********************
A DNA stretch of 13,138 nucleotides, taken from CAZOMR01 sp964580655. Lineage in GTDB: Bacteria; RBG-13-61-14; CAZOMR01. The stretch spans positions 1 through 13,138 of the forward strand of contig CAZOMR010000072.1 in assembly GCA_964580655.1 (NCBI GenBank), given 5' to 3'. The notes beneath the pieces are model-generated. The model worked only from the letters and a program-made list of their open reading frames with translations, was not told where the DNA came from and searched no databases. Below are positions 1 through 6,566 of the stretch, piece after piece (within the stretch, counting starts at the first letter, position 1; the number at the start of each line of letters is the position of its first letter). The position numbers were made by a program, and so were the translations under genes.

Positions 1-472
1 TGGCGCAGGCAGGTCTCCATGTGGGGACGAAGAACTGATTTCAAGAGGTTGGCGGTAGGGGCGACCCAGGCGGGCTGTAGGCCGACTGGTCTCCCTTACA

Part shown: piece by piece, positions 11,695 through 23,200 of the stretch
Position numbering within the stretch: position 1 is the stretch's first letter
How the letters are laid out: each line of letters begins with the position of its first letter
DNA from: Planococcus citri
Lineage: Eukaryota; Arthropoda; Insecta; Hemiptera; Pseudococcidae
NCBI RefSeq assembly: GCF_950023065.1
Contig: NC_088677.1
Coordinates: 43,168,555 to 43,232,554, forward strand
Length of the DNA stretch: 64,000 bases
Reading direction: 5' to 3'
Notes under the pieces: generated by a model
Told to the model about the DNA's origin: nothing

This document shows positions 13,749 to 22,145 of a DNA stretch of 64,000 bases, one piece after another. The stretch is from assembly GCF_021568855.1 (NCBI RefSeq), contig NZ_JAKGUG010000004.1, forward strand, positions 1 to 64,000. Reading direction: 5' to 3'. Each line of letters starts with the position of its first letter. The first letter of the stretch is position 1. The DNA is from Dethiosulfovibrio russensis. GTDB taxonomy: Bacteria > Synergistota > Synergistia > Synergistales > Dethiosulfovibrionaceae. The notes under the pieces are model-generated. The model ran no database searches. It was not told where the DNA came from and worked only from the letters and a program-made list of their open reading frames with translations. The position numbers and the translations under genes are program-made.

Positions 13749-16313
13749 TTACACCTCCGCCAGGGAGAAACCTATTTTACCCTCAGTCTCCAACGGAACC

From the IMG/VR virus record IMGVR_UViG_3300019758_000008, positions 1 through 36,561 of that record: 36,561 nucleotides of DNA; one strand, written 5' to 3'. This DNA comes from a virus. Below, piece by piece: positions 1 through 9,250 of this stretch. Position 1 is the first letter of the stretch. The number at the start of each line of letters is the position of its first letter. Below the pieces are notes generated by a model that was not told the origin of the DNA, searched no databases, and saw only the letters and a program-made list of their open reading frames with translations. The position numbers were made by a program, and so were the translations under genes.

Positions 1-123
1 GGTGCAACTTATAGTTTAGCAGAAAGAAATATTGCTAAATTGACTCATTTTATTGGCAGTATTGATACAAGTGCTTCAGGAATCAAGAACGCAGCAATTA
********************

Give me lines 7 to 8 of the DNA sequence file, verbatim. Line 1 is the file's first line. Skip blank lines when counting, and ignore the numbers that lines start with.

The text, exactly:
DNA from: Planococcus citri
Lineage: Eukaryota; Arthropoda; Insecta; Hemiptera; Pseudococcidae